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Arizona restores organ transplant funding


Arizona governor Jan Brewer (R-AZ) celebrates her victory after defeating Democratic gubernatorial candidate Terry Goddard in Phoenix, Arizona November 2, 2010. REUTERS/Joshua Lott
Arizona governor Jan Brewer (R-AZ) celebrates her victory after defeating Democratic gubernatorial candidate Terry Goddard in Phoenix, Arizona November 2, 2010. REUTERS/Joshua Lott

PHOENIX (Reuters) - Arizona has restored funding for some organ transplants that the state cut last year in a controversial move to help close a yawning budget deficit.

Under a new budget signed by Arizona Republican Governor Jan Brewer late on Wednesday, the state will again provide coverage for pancreas, liver, heart and lung transplants for Medicaid patients in the state aged 21 and older.

The state's move last October to deny transplant funding to about 98 Medicaid patients angered critics who said Arizona should not be targeting potentially life-saving procedures in its efforts to cut costs.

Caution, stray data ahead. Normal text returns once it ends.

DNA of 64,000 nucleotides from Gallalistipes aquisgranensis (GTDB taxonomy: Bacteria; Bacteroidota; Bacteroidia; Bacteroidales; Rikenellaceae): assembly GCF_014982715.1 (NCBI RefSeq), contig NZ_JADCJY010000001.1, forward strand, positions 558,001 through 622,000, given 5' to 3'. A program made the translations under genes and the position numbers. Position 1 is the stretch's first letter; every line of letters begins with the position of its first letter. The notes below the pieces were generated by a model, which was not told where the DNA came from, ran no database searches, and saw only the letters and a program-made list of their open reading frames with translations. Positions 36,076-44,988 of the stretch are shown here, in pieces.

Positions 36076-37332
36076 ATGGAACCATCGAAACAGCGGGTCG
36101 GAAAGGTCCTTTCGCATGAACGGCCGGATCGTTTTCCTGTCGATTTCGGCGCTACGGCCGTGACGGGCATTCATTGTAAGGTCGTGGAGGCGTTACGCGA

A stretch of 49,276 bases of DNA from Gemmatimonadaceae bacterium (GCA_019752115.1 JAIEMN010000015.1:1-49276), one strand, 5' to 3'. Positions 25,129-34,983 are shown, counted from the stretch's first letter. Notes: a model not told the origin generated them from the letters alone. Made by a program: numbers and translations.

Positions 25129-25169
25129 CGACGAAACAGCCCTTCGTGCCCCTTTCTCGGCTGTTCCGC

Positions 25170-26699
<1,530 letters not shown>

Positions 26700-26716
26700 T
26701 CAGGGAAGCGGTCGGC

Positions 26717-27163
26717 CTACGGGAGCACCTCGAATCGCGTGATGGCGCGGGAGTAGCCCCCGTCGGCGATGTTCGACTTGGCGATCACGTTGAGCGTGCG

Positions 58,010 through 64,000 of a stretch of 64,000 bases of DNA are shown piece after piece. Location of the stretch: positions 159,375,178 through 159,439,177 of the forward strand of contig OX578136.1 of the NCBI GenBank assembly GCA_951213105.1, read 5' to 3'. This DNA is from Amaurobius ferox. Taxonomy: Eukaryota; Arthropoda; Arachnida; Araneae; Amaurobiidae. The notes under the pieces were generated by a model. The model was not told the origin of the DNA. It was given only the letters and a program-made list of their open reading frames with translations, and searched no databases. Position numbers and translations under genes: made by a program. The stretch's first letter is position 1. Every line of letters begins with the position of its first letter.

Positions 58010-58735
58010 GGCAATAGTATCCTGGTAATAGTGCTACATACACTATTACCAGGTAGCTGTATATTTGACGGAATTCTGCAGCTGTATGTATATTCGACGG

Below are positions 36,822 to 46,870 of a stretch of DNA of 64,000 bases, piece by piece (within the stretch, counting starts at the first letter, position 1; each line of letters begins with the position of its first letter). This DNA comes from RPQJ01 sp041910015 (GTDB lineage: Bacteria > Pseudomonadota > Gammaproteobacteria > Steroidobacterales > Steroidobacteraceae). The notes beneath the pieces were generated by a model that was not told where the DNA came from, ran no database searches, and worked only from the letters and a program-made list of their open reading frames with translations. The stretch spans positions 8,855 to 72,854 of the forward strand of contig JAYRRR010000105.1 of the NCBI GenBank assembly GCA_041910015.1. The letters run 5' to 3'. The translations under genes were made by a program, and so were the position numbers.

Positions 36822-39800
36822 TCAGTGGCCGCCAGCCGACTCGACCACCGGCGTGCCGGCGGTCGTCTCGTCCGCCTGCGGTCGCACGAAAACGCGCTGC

"This is death for me," one patient awaiting a heart transplant, told Reuters last month.

At least two transplant patients died following the cuts, although it was not clear if a transplant would have saved them.

Last year's measure was designed to reduce spending on Medicaid, the federal-state health insurance program for the poor and disabled, to help close a projected 2012 state budget deficit of $1.15 billion.

Brewer had singled out the Medicaid program as the greatest drain on state coffers.

State officials said on Thursday that the new budget restored the funding retroactive to April 1.

"As part of the broader budget solution reached between the governor and the Legislature, that funding was restored and we have begun covering the transplants again," Monica Coury, an official at the state Medicaid program, the Arizona Health Care Cost Containment System, told Reuters on Thursday.

Steven Daglas, an advocate working with the families of the patients who had been denied coverage, welcomed the move.

"The families and the individuals who have worked so hard and lived through this nightmare for the past few months, have cause for joy tonight ... they have their chance at life back," Daglas said.

(Reporting by Tim Gaynor; Editing by Jerry Norton and Peter Cooney)

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